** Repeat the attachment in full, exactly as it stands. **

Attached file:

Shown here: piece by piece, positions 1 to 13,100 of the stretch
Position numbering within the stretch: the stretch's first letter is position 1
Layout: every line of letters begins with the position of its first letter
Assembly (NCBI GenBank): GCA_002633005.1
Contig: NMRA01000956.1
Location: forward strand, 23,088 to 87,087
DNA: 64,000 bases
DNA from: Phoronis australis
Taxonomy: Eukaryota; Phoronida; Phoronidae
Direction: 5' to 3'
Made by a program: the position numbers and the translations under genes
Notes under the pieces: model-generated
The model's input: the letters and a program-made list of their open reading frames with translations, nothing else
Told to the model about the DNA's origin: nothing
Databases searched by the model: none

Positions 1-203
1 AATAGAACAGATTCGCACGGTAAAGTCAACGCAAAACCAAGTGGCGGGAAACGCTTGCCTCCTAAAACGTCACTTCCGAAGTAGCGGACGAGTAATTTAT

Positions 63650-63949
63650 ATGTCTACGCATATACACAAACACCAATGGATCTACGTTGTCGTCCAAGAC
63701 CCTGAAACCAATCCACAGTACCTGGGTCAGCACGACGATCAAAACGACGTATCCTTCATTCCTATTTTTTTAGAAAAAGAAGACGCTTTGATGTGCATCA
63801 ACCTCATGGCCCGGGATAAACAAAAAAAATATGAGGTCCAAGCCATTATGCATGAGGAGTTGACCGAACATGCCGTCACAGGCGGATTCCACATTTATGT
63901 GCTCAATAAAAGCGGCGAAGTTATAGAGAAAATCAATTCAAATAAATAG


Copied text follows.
Shown here: piece by piece, positions 1 to 13,100 of the stretch
Position numbering within the stretch: the stretch's first letter is position 1
Layout: every line of letters begins with the position of its first letter
Assembly (NCBI GenBank): GCA_002633005.1
Contig: NMRA01000956.1
Location: forward strand, 23,088 to 87,087
DNA: 64,000 bases
DNA from: Phoronis australis
Taxonomy: Eukaryota; Phoronida; Phoronidae
Direction: 5' to 3'
Made by a program: the position numbers and the translations under genes
Notes under the pieces: model-generated
The model's input: the letters and a program-made list of their open reading frames with translations, nothing else
Told to the model about the DNA's origin: nothing
Databases searched by the model: none

Positions 1-203
1 AATAGAACAGATTCGCACGGTAAAGTCAACGCAAAACCAAGTGGCGGGAAACGCTTGCCTCCTAAAACGTCACTTCCGAAGTAGCGGACGAGTAATTTAT

Positions 63650-63949
63650 ATGTCTACGCATATACACAAACACCAATGGATCTACGTTGTCGTCCAAGAC
63701 CCTGAAACCAATCCACAGTACCTGGGTCAGCACGACGATCAAAACGACGTATCCTTCATTCCTATTTTTTTAGAAAAAGAAGACGCTTTGATGTGCATCA
63801 ACCTCATGGCCCGGGATAAACAAAAAAAATATGAGGTCCAAGCCATTATGCATGAGGAGTTGACCGAACATGCCGTCACAGGCGGATTCCACATTTATGT
63901 GCTCAATAAAAGCGGCGAAGTTATAGAGAAAATCAATTCAAATAAATAG